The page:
In early March, the Marco Island Center for the Arts announced an exciting new partnership with Cornell University. The Center was selected by Cornell to take part in an architectural design project to create the blueprints for a “stressed membrane fabric structure.”
On April 4th, six Cornell architecture students, along with their teaching assistant Caroline Niederpruem and professor, Kent L. Hubbel, made their way to the Art Center to work on their designs for the fabric structures as part of their “Option Studio” portion of their class.
Stressed membrane fabric structures are made from fiberglass and Teflon. According to Bruce Graev, a Cornell University alumnus and Center for the Arts board member, they’re energy efficient, structurally sound and can lower operational costs. The structures can be found all over the country, from the AT&T Global Pavilion in Atlanta, Georgia to the Denver International Airport in Colorado.
“It’s light and very efficient structurally and provides a unique space underneath,” said Professor Kent L. Hubbel. “Over the last 30 years we’ve done projects of this sort throughout the country.”
The students were divided into two groups; each group was responsible for a creating a unique design to be presented to select members of the Center.
Before they got to work creating their models, the students were taken on a boat ride as a means of inspiring their designs. The boat tour allowed them to gain a better understanding of the island and it’s architecture,much of which is dictated by mangroves and canals. They visited the famous Dome Homes and cruised along the coast.
“The spatial quality of being between patches of mangroves and snaking through is inspiring the way that visitors would circulate through our building design,” said Cornell student Brad Nathanson. Group members Di Wang and Anna Kuchera echoed this sentiment.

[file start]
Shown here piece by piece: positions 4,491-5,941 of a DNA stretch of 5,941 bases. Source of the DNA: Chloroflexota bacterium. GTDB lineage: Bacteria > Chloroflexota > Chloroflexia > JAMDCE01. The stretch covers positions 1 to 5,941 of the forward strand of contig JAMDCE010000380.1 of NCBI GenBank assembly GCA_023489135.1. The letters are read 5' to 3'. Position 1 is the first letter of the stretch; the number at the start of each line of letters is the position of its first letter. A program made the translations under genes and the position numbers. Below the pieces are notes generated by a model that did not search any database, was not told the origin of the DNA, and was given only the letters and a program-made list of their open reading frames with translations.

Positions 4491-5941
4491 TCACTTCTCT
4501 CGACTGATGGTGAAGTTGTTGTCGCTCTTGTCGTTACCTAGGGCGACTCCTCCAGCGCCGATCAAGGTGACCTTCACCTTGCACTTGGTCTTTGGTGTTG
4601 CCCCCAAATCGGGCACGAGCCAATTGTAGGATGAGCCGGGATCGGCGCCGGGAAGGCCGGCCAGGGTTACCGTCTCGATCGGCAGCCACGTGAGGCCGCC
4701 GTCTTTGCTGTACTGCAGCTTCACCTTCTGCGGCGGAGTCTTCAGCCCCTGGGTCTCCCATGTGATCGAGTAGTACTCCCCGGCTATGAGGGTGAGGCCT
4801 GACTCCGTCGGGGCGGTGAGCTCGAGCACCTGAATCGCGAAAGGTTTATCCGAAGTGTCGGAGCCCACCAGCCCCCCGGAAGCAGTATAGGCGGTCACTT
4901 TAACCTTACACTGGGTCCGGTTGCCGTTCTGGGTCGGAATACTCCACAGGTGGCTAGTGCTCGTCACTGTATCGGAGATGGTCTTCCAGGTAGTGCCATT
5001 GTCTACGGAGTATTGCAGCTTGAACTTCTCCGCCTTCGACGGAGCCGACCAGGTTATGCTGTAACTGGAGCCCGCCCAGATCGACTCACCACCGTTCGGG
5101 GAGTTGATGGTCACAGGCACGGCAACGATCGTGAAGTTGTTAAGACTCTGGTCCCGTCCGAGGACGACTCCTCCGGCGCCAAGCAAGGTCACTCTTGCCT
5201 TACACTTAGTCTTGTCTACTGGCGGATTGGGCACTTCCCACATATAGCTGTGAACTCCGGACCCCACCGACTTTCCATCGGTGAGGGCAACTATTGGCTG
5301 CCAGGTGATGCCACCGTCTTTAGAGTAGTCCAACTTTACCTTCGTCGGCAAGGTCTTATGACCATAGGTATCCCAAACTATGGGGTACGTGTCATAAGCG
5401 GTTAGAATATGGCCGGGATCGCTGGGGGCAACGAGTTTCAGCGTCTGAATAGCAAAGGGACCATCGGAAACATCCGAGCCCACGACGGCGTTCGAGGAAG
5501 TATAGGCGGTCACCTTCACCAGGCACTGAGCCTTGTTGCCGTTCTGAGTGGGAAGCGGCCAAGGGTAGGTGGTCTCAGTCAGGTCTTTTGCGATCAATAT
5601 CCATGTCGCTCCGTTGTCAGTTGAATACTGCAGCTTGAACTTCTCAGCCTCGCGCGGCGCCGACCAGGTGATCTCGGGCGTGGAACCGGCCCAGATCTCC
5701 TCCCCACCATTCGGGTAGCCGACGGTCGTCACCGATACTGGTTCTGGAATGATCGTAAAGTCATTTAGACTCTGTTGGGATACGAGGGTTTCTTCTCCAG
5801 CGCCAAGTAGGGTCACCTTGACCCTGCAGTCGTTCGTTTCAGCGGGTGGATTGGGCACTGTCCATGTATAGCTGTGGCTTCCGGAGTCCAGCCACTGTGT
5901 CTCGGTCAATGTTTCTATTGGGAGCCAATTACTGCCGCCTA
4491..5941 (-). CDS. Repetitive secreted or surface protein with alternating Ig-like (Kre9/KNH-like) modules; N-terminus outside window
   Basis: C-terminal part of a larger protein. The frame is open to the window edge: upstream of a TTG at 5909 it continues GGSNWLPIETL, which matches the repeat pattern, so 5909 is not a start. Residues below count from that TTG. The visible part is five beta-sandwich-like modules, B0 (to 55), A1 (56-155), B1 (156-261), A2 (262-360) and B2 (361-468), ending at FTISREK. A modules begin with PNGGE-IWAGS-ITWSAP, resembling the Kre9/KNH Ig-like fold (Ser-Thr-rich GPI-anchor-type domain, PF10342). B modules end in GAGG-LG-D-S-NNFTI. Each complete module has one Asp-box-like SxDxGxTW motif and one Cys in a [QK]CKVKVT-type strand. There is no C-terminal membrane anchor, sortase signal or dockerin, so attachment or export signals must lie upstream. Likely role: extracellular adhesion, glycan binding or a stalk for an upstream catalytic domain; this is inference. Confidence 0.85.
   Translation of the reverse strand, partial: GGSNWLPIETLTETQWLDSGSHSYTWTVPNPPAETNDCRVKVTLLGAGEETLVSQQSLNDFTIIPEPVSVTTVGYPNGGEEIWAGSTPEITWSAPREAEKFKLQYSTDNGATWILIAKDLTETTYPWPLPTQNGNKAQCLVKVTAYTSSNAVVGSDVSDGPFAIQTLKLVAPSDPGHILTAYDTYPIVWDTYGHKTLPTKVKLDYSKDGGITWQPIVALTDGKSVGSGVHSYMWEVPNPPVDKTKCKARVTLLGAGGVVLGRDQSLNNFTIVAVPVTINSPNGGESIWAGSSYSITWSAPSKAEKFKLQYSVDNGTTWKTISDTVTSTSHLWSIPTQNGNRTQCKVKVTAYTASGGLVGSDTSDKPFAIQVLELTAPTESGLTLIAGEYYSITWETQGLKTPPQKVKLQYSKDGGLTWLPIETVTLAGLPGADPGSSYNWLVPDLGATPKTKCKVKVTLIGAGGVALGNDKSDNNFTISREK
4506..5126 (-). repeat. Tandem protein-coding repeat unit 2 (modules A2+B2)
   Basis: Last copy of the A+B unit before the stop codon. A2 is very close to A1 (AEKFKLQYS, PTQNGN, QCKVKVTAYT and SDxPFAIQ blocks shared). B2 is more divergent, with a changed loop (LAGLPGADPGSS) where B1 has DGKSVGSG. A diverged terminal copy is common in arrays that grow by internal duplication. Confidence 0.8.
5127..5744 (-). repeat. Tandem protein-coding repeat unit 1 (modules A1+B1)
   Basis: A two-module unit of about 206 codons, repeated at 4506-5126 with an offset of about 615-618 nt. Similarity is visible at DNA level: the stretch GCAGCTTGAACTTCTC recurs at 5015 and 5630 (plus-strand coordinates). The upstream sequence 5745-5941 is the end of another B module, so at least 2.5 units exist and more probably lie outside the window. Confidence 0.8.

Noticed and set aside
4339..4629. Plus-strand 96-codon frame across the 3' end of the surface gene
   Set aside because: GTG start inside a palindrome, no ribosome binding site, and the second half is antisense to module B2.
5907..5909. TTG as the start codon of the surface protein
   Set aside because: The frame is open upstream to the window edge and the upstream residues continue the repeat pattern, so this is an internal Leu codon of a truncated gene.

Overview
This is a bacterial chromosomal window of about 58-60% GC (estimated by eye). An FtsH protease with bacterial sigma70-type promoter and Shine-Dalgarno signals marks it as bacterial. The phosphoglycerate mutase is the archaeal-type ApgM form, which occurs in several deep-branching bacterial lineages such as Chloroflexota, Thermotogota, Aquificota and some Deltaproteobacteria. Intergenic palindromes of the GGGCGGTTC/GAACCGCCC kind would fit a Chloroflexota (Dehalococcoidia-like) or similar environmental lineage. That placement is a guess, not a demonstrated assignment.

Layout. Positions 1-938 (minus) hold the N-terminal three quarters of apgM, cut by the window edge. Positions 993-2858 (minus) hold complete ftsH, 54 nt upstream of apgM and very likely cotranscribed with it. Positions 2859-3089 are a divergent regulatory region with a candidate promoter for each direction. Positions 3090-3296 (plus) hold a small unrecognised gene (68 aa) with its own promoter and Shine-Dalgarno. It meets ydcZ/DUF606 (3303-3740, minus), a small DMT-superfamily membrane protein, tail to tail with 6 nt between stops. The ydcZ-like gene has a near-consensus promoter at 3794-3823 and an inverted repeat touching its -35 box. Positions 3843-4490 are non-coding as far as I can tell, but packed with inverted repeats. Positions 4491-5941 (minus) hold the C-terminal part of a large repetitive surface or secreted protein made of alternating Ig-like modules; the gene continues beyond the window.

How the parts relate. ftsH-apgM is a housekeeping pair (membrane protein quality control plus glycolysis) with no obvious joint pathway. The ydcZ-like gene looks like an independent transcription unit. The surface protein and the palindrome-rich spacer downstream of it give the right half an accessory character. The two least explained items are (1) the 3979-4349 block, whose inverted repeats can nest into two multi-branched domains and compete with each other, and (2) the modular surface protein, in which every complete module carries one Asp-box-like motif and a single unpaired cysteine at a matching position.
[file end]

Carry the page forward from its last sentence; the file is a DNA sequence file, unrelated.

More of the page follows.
Both groups seemed to be inspired by the natural ecology of the island. The second group comprised of Ben Mayne, Michaela Delasanta and Beth Tesfaye also integrated the mangroves into their design.
“You have the ecology of the mangroves and we’re trying to create an ecology of artists,” said Michaela Delasanta.
“We want to create this sort of organic, forest inspired environment, “said Ben Mayne.
The students have since returned to Ithaca, New York where they will continue to work on their designs. As of right now there are no plans in place to build anything on the Art Center property. Though the collaboration acts as a fusion of sorts, blending art and functionality, something the Art Center has expressed interest in exploring.
“It was wonderful to have that kind of young, bright talent in our building. They brought a kind of energy to the Art Center and I hope that we’ll be able to work with young people of that caliber again,” said Marco Island Center for the Arts Executive Director Hyla Crane.
For information on the Marco Island Center for the Arts visit marcoislandart.org or call 239-394-4221.